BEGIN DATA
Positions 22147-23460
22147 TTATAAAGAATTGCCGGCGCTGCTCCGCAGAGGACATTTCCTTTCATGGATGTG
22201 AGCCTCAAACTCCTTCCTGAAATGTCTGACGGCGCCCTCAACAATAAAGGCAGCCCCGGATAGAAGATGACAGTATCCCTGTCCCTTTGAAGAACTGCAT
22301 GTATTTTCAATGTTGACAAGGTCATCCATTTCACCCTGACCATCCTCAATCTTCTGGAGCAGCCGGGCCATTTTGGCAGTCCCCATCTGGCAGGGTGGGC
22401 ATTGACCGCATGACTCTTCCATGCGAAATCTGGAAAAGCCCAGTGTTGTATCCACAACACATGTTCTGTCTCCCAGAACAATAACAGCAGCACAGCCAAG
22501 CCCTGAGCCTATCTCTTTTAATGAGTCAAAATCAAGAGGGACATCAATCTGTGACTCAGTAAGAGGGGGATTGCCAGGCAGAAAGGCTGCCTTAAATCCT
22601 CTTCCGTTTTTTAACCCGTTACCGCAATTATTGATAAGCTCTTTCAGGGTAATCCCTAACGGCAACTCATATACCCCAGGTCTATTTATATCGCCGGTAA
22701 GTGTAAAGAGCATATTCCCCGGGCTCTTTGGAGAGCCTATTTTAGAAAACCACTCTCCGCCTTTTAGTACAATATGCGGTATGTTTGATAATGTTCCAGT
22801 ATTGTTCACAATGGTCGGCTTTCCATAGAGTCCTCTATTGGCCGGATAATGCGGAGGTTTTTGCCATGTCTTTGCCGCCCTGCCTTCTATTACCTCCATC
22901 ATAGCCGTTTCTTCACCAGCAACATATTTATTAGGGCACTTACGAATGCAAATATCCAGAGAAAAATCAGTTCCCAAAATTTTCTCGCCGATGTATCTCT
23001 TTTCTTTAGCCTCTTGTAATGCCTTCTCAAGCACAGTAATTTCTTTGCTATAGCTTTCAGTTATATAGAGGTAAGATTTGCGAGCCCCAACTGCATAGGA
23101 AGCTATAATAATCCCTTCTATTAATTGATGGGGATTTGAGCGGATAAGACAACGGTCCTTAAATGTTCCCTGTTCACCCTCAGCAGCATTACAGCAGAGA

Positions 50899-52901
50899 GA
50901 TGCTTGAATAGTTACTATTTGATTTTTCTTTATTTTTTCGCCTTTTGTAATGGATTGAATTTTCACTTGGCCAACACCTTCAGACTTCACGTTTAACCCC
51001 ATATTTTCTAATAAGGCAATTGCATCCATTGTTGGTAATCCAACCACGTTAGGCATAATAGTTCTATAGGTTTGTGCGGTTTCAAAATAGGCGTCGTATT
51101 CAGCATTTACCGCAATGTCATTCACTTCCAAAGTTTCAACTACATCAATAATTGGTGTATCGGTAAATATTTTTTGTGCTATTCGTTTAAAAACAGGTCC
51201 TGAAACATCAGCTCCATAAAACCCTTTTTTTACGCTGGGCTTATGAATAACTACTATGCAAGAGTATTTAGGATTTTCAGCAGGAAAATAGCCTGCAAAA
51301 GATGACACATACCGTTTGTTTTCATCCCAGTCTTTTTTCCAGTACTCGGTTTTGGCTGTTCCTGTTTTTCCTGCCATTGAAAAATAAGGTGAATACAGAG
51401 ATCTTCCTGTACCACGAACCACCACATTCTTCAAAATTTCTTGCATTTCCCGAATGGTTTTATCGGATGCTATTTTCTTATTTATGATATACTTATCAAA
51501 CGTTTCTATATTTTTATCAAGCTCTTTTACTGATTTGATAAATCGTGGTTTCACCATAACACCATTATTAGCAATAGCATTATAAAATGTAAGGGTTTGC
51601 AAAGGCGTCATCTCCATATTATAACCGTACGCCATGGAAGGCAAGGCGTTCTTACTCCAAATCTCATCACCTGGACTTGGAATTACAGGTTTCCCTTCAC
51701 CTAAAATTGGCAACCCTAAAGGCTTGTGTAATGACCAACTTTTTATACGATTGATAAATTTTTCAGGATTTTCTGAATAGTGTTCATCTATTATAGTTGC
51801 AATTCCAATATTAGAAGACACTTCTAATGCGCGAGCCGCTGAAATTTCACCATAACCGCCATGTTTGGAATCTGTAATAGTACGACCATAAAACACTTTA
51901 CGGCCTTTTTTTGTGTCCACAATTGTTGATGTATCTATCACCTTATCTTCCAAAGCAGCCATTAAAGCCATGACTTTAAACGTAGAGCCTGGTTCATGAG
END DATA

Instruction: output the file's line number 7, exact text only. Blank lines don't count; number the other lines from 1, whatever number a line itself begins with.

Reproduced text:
22601 CTTCCGTTTTTTAACCCGTTACCGCAATTATTGATAAGCTCTTTCAGGGTAATCCCTAACGGCAACTCATATACCCCAGGTCTATTTATATCGCCGGTAA